First, it was Ebola. For decades, Ebola was a bizarre and terrifying disease associated with remote villages in Africa and a movie starring Dustin Hoffman. Out of sight, out of mind. Then, things "got real" when it killed a Liberian man in Texas in October 2014. Only after that public scare did Ebola research and prevention kick into high gear. Likewise, Zika was once an obscure virus, until...

 CDC

Source: CDC

Military conventional wisdom, in addition to ACSH President (and former Army officer) Hank Campbell, likes to remind us, "Generals are always fighting the last war."

They have a good point. Fifteen years after 9/11, we still ban non-ticketed passengers from entering airport terminals. Ten years after a failed attack in 2006, we cannot bring more than 3.4 oz of liquids onto an airplane, a policy that has resulted in TSA confiscating gigantic piles of 4-oz cups of applesauce. We continue to remove...

Ebola via Golding et al. (doi:10.1038/srep26516)Ebola via CG Golding et al. (doi:10.1038/srep26516)

When I told her that I wanted to major in microbiology, my best friend from childhood responded, "Are you sure you want to look in a microscope all day?"

But, as it turned out, a lot of microbiologists don't use microscopes very often. I was one of them. The reason is because a substantial proportion of modern microbiology research uses the tools of molecular biology, for which microscopes are not needed.

If my microbiology career had required the prolific use of...

Ebola_Virus_TEM_PHIL_1832_loresFor a week now, there have been no new reported cases of Ebola in the three West African nations at the heart of the most recent epidemic.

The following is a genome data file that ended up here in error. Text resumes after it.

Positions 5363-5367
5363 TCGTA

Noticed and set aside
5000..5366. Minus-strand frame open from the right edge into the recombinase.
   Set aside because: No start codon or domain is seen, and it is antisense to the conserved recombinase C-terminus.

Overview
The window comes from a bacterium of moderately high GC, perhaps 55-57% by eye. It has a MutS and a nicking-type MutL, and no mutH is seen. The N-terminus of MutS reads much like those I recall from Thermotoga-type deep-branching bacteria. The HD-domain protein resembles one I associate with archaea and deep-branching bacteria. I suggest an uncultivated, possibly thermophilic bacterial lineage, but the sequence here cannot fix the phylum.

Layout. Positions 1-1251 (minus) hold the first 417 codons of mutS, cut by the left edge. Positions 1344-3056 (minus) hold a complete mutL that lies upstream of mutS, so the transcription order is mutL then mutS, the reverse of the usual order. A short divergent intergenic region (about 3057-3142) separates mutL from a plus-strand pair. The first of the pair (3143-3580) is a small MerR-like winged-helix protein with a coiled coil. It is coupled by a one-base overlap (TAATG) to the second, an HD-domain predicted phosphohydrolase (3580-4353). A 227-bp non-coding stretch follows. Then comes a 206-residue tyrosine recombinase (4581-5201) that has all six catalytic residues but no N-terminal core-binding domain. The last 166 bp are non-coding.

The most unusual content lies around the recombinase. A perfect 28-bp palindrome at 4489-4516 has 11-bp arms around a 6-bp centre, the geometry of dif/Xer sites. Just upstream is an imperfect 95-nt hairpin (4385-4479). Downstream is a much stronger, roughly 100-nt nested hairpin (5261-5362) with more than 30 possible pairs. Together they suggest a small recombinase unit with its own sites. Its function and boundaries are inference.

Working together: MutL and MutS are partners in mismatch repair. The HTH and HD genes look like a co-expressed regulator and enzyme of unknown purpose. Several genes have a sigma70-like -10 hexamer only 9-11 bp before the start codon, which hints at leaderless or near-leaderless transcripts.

Don't worry, you haven't unknowingly clicked on a story from 2014. This is today's news. Despite the fact that Ebola disappeared from headlines in America almost a year ago, the epidemic in West Africa is ongoing, and has thus far claimed over 11, 000 lives. It is the deadliest Ebola outbreak in recorded history.

Guinea, Liberia and Sierra Leone have been hit hardest by the virus, with almost all of the fatalities from the disease having occurred in...

Ebola_Virus_TEM_PHIL_1832_loresACSH friend Dr. David Seres, the director of nutritional medicine at Columbia Presbyterian Medical Center, wrote a thought-provoking piece in The Hill about rampant Ebola paranoia the US, entitled What we learned from Ebolanoia .

He begins by pointing out that the unfounded hysteria over Ebola in the US Ebolanoia is more dangerous to us than the virus. There is no vaccine against Ebolanoia, he writes, except factual and scientific information.

We have learned facts about the...

Facts vs. FearsIn today s Science section, NYTimes Jane E. Brody s Personal Health column has a headline that sums up much of what ACSH has been telling our readers over our 36-year history: Emotion is not the best medicine. Ms. Brody begins by using the widespread hysteria bordering on panic induced by the exactly two severe cases of Ebola virus (one fatal) diagnosed on our shores during the recent...outbreak?

There is indeed a serious outbreak of ebola hemorrhagic...